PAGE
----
Dean Nyquist has given his time, energy, money and most importantly, vision to the city of Brooklyn Center. Not only as Mayor for thirteen years, but as a dedicated resident, he instilled in the community a “can do” attitude. Dean led the committee vying for and winning the distinguished award of All American City, an honor to be celebrated into the future. As Mayor, Dean was instrumental in creating the Brooklyn Center Community Prayer Breakfast. Now in its eighteenth year, it is the longest running prayer breakfast in the state. Dean has been a leader on the committee since its inception. Dean’s ongoing commitment to families and youth has been proven numerous times by the list of organization he has either founded or been instrumental in starting. These organizations all focus on helping families survive or giving someone a second chance. The Dean’s List includes: Peacemaker Center, Brooklyn Center Mediation Project, Juvenile Diversion Program, Family Conflict Resolution and the Brooklyn Center Charitable Foundation.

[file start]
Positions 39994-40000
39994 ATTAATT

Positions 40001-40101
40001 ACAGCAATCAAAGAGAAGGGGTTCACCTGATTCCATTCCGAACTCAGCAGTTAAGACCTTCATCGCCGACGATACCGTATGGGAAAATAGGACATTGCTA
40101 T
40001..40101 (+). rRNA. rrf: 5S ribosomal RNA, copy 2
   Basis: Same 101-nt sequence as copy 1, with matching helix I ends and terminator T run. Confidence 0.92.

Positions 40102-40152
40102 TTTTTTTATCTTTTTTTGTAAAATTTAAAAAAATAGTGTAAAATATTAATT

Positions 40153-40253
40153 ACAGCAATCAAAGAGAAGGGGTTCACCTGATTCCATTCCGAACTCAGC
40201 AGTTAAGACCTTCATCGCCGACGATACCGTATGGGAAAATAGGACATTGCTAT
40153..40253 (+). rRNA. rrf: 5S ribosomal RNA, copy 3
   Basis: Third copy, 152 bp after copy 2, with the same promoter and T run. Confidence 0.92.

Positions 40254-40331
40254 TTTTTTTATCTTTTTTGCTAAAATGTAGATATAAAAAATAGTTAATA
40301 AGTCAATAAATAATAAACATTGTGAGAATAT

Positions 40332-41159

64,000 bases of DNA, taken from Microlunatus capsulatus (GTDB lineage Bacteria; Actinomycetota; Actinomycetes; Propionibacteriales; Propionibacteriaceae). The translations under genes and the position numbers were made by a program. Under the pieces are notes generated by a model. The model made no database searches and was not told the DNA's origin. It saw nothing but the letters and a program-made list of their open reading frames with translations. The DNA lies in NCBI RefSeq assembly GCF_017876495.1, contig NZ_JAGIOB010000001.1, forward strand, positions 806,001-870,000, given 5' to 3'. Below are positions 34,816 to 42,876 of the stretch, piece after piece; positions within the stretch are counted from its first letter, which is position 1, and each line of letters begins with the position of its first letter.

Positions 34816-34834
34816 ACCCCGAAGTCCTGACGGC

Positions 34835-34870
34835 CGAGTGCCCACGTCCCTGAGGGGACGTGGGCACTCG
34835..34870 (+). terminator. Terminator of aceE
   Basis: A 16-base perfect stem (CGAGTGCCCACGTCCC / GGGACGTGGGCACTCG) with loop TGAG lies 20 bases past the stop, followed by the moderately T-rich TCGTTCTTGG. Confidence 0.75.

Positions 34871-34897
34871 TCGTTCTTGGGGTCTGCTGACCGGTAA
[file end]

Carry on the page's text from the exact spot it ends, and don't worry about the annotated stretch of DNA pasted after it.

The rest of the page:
1996 BROOKLYN CENTER HALL OF FAME